Hubbard House Becomes Couple’s Newest Rescue Project

Brian and Aaron Blight bring enthusiasm and experience to restoration of New Carlisle’s historic Haven Hubbard House.

Haven Hubbard House, New Carlisle

A Way of Life

For Brian and Aaron Blight, rescuing things that are neglected or unwanted is a way of life. The couple previously renovated a vintage cottage in South Bend, rescuing a discarded slate roof from a nearby school undergoing renovation for installation on their home. As founder of Heartland Small Animal Rescue, Aaron works to find loving families for pets in need. Now, as new owners of the Haven Hubbard House in New Carlisle, she and Brian are bringing their enthusiasm to one of the area’s most historic properties.

Haven Hubbard’s grandfather built the stately brick home around 1860 as the centerpiece of a sprawling farm, adding the distinctive solarium and other Queen Anne features during an 1890s remodel. In 1916, Haven’s widow Armenia donated the 750-acre farm and nineteenth-century homestead to the Evangelical Church, with enough money to build the Haven Hubbard Memorial Old People’s Home.

Today, Greencroft Communities operates a modern retirement facility on the property. The historic house had been vacant for nearly a decade, however, when our local affiliate, Historic New Carlisle, raised concerns about its future. The group facilitated discussions with Greencroft, and helped clean out the house to prepare it for marketing.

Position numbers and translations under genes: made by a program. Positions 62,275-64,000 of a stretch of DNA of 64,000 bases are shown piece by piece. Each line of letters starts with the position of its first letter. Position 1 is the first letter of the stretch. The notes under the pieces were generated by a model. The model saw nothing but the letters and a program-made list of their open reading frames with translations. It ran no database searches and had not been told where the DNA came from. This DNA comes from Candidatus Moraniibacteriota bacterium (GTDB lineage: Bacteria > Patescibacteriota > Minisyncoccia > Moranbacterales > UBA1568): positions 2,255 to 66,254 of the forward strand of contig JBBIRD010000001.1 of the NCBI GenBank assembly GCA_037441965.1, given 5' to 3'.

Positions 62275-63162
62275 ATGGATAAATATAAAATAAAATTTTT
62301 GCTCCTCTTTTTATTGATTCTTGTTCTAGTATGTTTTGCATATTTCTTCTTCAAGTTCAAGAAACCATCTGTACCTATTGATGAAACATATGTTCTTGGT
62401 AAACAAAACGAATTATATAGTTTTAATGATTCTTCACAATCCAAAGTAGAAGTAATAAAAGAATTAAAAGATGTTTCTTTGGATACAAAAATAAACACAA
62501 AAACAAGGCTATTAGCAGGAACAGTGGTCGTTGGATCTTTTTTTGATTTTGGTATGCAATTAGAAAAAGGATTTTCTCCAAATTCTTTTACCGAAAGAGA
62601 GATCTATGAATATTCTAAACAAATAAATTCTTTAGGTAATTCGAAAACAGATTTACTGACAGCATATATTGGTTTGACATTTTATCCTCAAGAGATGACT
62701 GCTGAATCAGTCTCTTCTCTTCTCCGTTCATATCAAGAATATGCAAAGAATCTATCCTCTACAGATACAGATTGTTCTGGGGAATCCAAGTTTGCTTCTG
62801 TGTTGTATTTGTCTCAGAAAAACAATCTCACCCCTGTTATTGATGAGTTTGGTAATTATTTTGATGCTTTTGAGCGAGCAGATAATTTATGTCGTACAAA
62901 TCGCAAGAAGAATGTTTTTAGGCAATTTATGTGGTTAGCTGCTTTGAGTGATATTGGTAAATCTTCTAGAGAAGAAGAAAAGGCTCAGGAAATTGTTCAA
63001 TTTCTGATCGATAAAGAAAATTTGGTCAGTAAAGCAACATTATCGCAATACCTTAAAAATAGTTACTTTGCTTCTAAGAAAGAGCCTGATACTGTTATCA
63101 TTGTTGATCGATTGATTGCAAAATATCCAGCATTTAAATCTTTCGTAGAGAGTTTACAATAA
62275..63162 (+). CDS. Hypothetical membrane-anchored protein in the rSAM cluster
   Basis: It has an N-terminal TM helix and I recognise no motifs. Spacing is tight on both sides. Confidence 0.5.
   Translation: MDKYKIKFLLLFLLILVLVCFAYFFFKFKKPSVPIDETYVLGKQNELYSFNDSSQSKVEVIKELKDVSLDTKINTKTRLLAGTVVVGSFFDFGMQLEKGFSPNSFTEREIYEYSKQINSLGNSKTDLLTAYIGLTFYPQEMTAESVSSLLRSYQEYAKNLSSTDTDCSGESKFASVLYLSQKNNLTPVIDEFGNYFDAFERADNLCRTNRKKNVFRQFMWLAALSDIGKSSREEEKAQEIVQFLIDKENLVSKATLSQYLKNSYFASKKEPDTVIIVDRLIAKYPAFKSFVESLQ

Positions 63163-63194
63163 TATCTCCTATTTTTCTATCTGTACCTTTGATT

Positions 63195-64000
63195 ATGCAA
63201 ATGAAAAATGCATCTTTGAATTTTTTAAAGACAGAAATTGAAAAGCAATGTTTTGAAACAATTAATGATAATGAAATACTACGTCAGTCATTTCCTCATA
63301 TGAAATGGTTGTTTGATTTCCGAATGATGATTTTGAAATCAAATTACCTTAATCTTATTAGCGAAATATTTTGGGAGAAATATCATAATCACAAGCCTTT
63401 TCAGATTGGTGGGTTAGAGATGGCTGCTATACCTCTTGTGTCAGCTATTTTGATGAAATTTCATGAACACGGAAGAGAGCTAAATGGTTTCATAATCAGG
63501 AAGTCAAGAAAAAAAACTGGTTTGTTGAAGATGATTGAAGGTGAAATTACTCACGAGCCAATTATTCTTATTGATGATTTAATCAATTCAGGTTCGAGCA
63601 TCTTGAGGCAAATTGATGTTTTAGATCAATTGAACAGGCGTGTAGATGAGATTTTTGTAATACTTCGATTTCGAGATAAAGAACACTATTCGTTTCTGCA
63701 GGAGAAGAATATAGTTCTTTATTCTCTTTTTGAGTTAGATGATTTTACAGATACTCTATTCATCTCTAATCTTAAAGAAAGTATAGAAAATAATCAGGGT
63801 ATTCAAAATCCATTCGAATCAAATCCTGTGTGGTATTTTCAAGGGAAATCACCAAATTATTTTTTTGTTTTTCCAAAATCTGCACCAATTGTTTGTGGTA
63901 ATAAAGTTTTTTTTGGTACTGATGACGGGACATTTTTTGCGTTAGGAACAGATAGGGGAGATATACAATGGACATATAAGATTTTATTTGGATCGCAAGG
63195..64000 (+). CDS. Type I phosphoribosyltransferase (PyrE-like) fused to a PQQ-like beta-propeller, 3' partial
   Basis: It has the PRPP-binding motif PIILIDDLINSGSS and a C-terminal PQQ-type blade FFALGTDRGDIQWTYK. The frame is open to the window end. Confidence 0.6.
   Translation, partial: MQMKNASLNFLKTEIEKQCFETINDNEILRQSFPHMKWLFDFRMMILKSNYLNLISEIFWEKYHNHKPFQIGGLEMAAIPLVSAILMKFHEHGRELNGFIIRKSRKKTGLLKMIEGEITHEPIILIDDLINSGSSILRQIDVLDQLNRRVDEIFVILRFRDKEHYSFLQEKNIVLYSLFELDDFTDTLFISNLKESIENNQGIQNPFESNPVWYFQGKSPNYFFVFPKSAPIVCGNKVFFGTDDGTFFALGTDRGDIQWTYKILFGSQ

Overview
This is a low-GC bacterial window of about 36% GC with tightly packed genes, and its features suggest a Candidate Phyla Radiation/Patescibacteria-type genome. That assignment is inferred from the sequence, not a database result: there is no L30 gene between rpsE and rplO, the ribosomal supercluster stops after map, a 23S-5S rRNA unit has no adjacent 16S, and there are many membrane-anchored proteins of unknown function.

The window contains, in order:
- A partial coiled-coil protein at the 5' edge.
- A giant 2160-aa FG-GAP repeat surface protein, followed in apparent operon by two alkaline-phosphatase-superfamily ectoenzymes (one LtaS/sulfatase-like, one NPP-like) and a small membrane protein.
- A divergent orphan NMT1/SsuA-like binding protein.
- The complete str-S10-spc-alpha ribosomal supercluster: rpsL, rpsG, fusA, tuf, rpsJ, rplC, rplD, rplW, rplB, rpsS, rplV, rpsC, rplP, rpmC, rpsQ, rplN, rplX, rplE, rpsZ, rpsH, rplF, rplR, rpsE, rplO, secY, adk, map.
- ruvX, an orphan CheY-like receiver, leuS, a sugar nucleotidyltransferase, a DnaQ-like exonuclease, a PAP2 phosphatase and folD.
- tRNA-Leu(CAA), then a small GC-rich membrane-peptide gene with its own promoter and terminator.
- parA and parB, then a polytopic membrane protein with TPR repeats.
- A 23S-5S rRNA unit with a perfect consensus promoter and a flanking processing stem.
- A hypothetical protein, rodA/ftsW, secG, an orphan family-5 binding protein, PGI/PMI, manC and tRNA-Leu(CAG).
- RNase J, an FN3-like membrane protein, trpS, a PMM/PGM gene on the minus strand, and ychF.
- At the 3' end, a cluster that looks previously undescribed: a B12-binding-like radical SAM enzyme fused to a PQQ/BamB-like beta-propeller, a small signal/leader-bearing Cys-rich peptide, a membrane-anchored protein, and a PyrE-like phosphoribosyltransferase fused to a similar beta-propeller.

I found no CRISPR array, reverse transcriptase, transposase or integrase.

Blight Family Hubbard House

Aaron and Brian Blight, with canine companion Eleanor.

Indiana Landmarks negotiated an agreement with Greencroft’s board to sell the house, using an option to buy the property. We sold it to the Blights with covenants protecting the exterior as well as interior details, including stunning original woodwork and built-ins, fireplaces and exquisite parquet floors—features that drew the couple to the property.

“We couldn’t have made this save without Greencroft’s commitment,” says Todd Zeiger, director of Indiana Landmarks’ Northern Regional Office. “The happy ending is payoff for years of conversations and legal work aimed at getting the house into the hands of people who will bring new life to it.”

Brian and Aaron closed on the house just before Christmas and immediately jumped into action. Brian’s experience as a project manager for Core Construction will guide the restoration. “I come from a long line of carpenters, and I still have their old toolboxes, including a tool chest from my great-grandfather,” says Brian. “The woodwork and details inside of the home fit well with that heritage and were part of what drew me to the property.”

Sign up for our e-newsletter.

Stay up to date on the latest news, stories, and events from Indiana Landmarks, around the state or in your area.